So when will we return to some semblance of normal? It’s hard to say with certainty. The best tool we have to reach that point, though, is the broad deployment of the vaccines approved for emergency use by the government. But even the existence of those vaccines can’t completely answer the question.

For example, the rate at which the vaccines are deployed makes a massive difference. A pace of 2 million shots per day as opposed to 1 million seems like a subtle distinction but, obviously, means achieving immunity for recipients twice as fast.

What level of immunity is necessary is a question of its own. Do we need 70 percent of the country to have been immunized? Or, as infectious-disease expert Anthony S. Fauci has recently said, is the figure closer to 80 or 85 percent?

When doing this calculation, do you include the 26 million Americans who have already had coronavirus infections? What about young people? The vaccine trials included only those age 16 and over. Those younger have constituted about a 10th of the total infections. And what vaccine are we talking about? The Pfizer and Moderna iterations require two shots; the vaccine from Johnson & Johnson requires only one.

All of these factors affect how we can figure out when the country might hit the herd-immunity mark. If we assume that young people will be included among those needed to be vaccinated — a complicated question on its own — the calculator below will allow you to figure out when immunity might be achieved at various immunization rates.

At this rate, the country would reach 70 percent herd immunity through vaccinations by Nov. 10

How we calculate this:
There are about 330 million Americans, meaning that we need 231 million to be resistant to the virus to hit 70 percent immunity. We can take out the 5.8 million Americans who’ve already been vaccinated. That leaves 211.3 million people to be vaccinated.

From there the math is straightforward: doing two-shot vaccinations at a rate of 1.5 million shots per day means it will take 282 days to complete the job.

Bear in mind that sliding the little bar to determine how quickly shots are administered is far easier than actually scaling up the infrastructure to do so. President Biden’s original target for daily vaccinations was 1 million; he recently increased it to 1.5 million. At that rate, we’re still months from resolution. But because administering the vaccine is more complicated and requires more tracking than vaccinations such as that for the seasonal flu, it’s necessarily trickier to scale up.

At this point, the more urgent concern is the efficacy of the vaccine against any variants of the virus that might emerge. Manufacturers have already noted that the vaccine works less well against a virus variant first identified in South Africa, though the vaccines are still broadly effective, particularly at protecting the recipient from severe illness or death after infection.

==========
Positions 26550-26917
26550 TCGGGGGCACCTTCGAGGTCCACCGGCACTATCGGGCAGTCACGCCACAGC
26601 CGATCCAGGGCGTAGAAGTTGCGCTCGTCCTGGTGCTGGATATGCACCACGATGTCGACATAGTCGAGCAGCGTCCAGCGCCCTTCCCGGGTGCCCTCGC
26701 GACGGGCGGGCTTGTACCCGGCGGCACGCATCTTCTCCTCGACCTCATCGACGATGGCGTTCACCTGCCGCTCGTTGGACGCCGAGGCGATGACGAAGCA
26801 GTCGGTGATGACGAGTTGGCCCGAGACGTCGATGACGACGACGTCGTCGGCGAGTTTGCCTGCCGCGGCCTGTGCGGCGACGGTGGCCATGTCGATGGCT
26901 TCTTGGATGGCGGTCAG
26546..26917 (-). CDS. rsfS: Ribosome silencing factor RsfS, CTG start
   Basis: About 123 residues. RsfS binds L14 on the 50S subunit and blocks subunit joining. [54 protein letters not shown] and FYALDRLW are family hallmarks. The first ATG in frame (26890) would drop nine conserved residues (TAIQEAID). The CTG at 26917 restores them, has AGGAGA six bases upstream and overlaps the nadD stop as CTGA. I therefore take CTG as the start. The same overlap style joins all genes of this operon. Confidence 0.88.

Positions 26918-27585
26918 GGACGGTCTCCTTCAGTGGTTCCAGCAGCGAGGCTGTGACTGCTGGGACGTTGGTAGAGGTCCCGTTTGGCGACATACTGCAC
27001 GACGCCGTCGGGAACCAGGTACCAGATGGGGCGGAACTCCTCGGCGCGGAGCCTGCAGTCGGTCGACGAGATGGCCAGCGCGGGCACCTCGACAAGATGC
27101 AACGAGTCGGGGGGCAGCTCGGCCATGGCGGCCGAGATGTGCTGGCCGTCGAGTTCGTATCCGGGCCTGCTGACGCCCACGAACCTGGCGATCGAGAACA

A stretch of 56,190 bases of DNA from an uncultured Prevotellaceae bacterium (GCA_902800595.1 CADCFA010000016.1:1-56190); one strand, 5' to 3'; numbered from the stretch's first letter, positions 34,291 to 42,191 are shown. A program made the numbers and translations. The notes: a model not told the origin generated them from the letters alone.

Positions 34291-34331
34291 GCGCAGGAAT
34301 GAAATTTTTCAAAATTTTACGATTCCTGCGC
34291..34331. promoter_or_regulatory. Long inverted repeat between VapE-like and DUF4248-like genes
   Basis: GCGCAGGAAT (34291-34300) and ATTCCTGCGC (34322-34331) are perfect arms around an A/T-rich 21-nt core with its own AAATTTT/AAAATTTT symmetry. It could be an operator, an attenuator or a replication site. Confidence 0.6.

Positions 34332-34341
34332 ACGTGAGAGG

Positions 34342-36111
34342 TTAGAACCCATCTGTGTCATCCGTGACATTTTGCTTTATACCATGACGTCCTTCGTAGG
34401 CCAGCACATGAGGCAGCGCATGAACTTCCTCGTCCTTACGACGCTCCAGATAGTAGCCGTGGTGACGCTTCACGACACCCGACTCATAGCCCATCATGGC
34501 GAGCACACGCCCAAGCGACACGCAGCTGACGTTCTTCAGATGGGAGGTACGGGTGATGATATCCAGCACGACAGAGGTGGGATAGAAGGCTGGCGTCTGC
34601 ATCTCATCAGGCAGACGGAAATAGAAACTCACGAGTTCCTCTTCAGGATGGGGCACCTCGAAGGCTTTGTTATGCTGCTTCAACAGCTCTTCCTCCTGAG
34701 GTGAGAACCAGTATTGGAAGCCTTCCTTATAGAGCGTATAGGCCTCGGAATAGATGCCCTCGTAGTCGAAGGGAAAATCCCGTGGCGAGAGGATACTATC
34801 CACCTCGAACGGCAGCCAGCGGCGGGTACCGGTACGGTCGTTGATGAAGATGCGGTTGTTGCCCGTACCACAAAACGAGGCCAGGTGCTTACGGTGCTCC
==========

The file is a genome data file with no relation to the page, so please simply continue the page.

Well, that and the fact that a fifth of Americans said in a recent Kaiser Family Foundation poll that they won’t get the vaccine or would do so only if it was required. Happily, more Americans are now saying they’re eager to get a vaccine.

The faster we get people immunized, the better we protect against the emergence of new mutations that prove less able to be controlled by the vaccines. The faster we get shots in arms, as the phrasing has it, the faster we get back to normal.

Which would be nice for all of us, including my 1-year-old.

Biden ramps up vaccine distribution to 200 million doses by the end of summer

https://www.healthcarefinancenews.com/news/biden-ramps-vaccine-distribution-200-million-doses-end-summer

Biden administration to buy 200 million more doses of Covid vaccine -  POLITICO

The death toll from the pandemic is projected to climb to 500,000 by the end of  February.

President Joe Biden yesterday announced he is ramping up COVID-19 vaccine distribution to have 200 million doses delivered by the end of the summer.

This is an additional 100 million doses Biden set as his goal for his first 100 days in office.

In remarks yesterday, Biden directed COVID-19 Response Coordinator Jeff Zeints to work with the Department of Health and Human Services to increase the nation’s total supply. 

“And we believe that we’ll soon be able to confirm the purchase of an additional 100 million doses for each of the two FDA-authorized vaccines: Pfizer and Moderna,” Biden said. “That’s 100 million more doses of Pfizer and 100 million more doses of Moderna — 200 million more doses than the federal government had previously secured. Not in hand yet, but ordered. We expect these additional 200 million doses to be delivered this summer.”